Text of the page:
With about 4.49 billion web pages on the Internet, finding academic material to plagiarize is easier than ever, allowing students to take shortcuts. A 2010 survey of 24,000 students from 70 different high schools found that 58% admitted they’d plagiarized, while a staggering 95% said that they had cheated in some form or another.
However, a new study published in the Journal for Academic Ethics suggests that plagiarism levels were actually higher in the pre-internet era.
Researchers compared 184 randomly selected doctoral dissertation written prior to 1994 with 184 written after 2010, and found that about half of each group contained some form of unattributed material. The mean similarity index for the older papers, though, was higher (14.5%) than that of the more recent, post-2010 papers (12.3%), as measured by the Turnitin plagiarism-detection system.
However, “extreme” acts of academic plagiarism, like copying and pasting whole chunks of unattributed material, were more common in dissertations written after 2010, which suggested an “escalation” of such behavior.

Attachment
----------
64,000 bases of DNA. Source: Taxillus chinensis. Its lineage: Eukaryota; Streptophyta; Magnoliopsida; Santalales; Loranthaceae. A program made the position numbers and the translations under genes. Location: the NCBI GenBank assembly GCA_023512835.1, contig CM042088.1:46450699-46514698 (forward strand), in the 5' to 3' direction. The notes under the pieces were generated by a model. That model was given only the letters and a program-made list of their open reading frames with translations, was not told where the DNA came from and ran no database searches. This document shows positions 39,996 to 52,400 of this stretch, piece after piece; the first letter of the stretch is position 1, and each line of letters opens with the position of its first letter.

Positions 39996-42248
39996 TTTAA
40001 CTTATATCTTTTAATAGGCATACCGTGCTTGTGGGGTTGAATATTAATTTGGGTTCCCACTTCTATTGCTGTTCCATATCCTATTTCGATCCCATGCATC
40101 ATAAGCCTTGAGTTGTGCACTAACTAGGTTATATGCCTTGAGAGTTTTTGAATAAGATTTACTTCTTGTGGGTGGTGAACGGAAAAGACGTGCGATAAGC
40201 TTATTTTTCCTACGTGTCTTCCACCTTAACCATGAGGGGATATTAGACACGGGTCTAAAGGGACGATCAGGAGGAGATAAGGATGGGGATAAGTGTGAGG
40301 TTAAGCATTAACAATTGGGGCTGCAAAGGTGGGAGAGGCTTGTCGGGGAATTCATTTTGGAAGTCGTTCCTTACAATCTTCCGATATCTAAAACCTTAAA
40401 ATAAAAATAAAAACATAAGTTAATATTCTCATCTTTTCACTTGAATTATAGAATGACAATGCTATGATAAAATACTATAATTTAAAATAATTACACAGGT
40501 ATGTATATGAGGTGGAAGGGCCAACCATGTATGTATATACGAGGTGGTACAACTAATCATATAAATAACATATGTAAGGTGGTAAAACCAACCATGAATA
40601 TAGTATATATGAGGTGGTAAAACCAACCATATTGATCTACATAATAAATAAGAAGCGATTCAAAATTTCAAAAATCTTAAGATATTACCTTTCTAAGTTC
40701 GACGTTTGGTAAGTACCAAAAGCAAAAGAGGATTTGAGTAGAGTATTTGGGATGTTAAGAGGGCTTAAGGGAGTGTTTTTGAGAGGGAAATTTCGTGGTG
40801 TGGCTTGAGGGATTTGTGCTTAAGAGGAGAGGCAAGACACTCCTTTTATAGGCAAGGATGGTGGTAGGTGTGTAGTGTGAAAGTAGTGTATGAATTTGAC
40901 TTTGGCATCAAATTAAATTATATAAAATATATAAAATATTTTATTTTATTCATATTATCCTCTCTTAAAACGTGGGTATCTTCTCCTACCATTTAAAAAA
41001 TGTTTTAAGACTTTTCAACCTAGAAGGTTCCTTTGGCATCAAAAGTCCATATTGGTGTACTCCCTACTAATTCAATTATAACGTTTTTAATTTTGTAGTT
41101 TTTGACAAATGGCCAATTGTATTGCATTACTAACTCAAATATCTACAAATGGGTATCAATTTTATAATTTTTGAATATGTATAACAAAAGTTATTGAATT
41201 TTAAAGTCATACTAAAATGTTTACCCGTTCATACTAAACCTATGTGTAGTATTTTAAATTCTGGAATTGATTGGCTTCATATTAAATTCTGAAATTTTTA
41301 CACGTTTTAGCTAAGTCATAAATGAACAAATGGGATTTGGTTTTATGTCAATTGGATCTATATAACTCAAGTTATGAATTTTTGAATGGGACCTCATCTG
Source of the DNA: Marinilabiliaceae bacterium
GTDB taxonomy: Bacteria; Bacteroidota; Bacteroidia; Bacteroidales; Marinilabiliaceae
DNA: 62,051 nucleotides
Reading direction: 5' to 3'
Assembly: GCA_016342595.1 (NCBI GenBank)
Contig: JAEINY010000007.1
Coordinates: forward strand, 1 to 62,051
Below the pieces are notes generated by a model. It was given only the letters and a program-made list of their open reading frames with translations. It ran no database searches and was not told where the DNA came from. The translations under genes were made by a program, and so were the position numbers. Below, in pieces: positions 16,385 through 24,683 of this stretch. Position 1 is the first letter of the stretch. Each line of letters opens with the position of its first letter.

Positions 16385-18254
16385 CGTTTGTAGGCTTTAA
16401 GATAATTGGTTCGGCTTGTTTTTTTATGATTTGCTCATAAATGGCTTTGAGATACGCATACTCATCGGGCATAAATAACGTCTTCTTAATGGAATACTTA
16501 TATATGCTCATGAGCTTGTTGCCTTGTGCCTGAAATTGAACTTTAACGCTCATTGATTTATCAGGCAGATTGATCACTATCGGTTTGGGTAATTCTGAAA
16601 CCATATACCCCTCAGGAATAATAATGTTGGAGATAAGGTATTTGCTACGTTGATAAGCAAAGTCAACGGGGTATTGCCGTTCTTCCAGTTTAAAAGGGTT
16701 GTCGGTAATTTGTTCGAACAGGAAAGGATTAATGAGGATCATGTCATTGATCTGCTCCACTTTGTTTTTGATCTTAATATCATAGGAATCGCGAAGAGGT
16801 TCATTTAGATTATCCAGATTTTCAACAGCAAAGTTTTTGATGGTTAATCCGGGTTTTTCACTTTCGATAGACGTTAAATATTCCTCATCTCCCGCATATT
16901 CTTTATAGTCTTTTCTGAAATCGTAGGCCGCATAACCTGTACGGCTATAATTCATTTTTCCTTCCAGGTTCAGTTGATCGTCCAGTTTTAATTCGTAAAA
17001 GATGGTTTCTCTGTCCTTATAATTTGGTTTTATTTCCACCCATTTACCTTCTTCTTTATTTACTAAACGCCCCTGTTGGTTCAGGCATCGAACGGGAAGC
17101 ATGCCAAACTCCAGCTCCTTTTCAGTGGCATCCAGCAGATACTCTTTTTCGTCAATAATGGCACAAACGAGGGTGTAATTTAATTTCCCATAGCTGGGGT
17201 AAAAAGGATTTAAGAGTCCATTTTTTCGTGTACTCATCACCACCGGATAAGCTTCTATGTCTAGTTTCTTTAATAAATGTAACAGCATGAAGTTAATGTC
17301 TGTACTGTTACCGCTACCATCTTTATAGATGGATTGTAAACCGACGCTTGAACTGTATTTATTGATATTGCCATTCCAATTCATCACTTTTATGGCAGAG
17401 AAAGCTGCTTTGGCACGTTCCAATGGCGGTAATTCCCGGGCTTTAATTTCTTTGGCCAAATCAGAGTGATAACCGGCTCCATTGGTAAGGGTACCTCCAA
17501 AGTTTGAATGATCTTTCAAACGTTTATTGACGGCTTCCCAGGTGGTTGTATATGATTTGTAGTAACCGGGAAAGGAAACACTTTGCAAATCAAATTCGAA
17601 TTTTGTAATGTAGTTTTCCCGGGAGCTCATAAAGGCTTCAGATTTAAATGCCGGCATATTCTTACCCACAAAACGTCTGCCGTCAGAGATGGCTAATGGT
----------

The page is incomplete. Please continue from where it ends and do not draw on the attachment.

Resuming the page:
According to the paper, the results came as the number of Internet users increased from 14 per 100 people in 1995, to 85 per 100 people in 2012. At the same time, the online availability of academic journals and papers was ballooning as well.
“Most of the blame on the internet for a degradation of academic ethics or its subsequent effect of increasing plagiarism is unjustified, relying … on news headlines, student self-report studies and conjecture,” wrote the paper’s author, David Ison, assistant professor of aeronautics at Embry-Riddle Aeronautical University in Florida. The assumption was often based on “unsubstantiated or perfunctory reports of the internet causing a significant negative influence on student work.”
While his findings only provide a “snapshot” of the world of academic cheating, he said that his finding “do not support assumptions that the internet has had a significant negative effect on the conduct of plagiarism.”